Debuts don't get much better. Buy this and be happy for 10 minutes.
                                                                                                                 -Harmless


Monday, November 20, 2017

Review: All Deep Ends - Secret War

    All Deep Ends is the brainchild of Dakota Gilliland, a kind of indie-pop would-be wunderkind from Alabama. Thoughtful, idiosyncratic lyrics elevate his work, I'd argue, beyond even a few of his likely influences. Whether or not he's aware, he's on a bit of a quest. He's reinventing pop(punk) for his bedroom headphones. Here's the rub: In attempting to describe exactly what he does, I'm likely to scare off folks with my own particular tastes. But that's the point. He does it sooooo right. Acoustic folk launches into jangly full-band electric and back with almost-nasally melodies throughout. Modern emo needs this. This is how it should be. If you're familiar with previous works of this band, I think you'll be impressed with the evolution of Dakota's voice. He was a terrific genre singer before. Now he's coming into his own. As for the overall sound of this record, it is all achingly personal. Even the lighter stuff. Even the "dumber" stuff. 
Even when the music swirls around you in a wash of distortion and synths. This is a work unafraid to use either the charms of studio polish or the cavernous hiss of home-recording to take the listener to another place: a young man's head. All Deep Ends is music for All Deep Ends. We're just eavesdropping. -Harmless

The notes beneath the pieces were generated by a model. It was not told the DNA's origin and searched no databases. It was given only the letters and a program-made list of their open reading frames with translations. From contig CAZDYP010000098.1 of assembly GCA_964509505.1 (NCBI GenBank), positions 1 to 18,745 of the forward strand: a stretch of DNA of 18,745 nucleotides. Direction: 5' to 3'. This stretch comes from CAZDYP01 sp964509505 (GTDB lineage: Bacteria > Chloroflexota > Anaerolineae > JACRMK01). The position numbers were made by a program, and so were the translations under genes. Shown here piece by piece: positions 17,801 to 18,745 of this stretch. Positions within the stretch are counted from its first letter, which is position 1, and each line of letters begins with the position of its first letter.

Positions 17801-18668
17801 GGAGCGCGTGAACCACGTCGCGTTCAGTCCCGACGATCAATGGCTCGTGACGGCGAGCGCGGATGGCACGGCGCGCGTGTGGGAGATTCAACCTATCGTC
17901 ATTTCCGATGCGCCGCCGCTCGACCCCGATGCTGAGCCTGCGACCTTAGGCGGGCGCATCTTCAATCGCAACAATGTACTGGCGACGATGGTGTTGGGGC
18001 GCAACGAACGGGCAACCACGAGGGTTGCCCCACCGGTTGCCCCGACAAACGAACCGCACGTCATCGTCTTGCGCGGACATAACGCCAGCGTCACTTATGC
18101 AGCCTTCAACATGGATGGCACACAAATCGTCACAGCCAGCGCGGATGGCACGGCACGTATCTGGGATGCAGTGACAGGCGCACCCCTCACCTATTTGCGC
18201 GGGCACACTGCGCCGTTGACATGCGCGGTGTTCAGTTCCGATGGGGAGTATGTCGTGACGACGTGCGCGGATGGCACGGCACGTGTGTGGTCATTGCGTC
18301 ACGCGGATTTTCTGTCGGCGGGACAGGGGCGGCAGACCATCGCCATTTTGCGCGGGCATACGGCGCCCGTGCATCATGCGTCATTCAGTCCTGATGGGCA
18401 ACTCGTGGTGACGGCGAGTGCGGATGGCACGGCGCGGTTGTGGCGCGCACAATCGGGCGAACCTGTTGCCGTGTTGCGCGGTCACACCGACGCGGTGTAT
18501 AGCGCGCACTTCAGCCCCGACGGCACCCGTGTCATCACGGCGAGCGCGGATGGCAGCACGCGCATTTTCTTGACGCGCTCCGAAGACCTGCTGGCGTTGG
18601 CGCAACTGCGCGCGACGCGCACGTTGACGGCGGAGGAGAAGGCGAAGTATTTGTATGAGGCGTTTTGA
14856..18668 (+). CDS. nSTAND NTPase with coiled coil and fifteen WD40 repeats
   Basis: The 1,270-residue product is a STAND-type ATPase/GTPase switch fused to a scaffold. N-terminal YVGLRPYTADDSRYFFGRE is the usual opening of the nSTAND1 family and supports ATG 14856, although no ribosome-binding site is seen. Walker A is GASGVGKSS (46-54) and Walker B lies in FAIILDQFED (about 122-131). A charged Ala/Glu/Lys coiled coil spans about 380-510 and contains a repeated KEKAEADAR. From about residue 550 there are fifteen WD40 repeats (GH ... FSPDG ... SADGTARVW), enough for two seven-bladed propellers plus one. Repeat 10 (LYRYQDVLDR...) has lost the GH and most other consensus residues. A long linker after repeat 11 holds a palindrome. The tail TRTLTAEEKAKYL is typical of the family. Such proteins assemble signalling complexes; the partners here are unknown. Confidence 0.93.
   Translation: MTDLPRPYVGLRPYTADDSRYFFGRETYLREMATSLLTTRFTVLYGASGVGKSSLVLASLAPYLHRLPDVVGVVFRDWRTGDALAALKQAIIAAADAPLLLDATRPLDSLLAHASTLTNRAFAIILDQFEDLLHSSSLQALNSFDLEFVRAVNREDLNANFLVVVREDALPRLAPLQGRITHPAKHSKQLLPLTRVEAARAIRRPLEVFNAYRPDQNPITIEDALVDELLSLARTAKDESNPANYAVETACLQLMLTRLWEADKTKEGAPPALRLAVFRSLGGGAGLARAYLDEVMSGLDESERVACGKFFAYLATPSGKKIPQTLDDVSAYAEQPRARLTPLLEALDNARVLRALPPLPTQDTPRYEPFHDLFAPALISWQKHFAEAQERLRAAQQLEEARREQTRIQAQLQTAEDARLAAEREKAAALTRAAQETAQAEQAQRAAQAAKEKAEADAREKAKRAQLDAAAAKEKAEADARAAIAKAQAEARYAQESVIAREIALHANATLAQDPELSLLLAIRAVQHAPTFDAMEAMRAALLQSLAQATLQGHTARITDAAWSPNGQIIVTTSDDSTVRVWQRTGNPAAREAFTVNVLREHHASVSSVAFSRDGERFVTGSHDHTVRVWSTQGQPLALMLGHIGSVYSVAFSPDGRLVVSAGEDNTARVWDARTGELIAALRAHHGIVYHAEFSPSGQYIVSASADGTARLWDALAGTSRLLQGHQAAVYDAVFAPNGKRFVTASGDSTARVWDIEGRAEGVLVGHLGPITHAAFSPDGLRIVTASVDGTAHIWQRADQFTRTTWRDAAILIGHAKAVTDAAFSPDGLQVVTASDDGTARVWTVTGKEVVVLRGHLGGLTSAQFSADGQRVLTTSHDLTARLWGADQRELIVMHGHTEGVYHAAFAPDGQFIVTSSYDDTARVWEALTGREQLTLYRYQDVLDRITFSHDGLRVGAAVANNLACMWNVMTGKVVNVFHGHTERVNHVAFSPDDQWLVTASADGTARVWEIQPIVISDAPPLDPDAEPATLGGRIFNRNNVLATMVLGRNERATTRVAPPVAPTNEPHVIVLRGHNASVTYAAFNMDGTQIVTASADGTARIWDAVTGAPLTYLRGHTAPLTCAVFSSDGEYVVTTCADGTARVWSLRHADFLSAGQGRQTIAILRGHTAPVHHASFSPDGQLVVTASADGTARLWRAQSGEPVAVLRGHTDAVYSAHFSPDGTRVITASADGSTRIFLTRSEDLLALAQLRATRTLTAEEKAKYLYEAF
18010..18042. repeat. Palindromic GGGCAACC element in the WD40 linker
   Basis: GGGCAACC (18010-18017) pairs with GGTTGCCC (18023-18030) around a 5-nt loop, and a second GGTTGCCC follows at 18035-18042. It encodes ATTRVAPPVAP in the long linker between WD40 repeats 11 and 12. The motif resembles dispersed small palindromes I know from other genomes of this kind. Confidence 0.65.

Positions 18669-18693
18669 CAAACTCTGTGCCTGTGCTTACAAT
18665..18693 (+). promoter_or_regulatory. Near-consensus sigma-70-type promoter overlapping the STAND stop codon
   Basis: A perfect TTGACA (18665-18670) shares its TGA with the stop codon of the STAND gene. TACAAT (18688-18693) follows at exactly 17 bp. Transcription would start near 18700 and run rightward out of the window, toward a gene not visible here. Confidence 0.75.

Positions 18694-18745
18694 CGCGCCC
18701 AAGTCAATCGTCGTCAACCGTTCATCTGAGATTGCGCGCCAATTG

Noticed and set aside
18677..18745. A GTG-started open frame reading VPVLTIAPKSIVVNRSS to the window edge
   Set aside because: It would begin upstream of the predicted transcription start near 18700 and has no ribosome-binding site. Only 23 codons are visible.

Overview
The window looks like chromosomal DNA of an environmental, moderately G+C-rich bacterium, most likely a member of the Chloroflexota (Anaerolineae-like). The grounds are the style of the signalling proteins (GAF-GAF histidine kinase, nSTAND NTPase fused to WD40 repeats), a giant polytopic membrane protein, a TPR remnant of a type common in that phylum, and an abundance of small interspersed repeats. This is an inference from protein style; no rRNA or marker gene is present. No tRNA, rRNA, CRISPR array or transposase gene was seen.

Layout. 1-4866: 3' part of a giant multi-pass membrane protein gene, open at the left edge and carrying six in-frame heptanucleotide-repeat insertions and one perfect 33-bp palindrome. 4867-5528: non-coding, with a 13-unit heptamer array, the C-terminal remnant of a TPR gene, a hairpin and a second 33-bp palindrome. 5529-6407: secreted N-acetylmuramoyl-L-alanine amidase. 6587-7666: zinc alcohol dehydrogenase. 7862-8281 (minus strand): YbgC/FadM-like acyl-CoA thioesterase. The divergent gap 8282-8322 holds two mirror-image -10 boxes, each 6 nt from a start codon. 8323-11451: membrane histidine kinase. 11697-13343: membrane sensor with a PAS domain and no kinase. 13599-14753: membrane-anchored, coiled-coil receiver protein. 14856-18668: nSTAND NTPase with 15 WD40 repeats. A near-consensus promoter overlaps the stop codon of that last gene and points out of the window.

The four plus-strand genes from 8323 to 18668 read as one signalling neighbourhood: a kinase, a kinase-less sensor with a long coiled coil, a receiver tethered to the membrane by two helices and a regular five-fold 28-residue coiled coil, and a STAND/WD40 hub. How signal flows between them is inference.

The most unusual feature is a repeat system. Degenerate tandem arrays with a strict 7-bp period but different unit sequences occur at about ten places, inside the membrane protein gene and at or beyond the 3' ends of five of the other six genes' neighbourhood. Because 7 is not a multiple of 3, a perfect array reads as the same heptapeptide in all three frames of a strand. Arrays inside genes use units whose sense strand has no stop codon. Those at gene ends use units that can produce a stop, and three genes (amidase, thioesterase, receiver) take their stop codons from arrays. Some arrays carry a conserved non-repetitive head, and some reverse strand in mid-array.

Wednesday, November 8, 2017

Review: Primitive Race - Soul Pretender

    "Industrial supergroup" Primitive Race is back! And... not quite as industrial as before. The core of Chris Kniker (the very productive producer), Mark Thwaite (Spear of Destiny/The Mission/Peter Murphy/Tricky), and Erie Loch (Wiccid/Luxt/Blownload) return and are joined by Chuck Mosley (Faith No More/Bad Brains/Cement) on vocals and Dale Crover (Melvins/Nirvana/Altamont) on drums. Needless to say, this album is more raw and consistent than their self-titled 2015 full-length debut, which I also highly recommend. The group has aimed in a different direction and is reborn as a full-on rock band to be reckoned with. But there is a surprising side-effect: on Soul Pretender, Primitive Race's killer post-punk skills combine with Crover's legendary pounding and prove to be the perfect backdrop for something of a Chuck Mosley renaissance.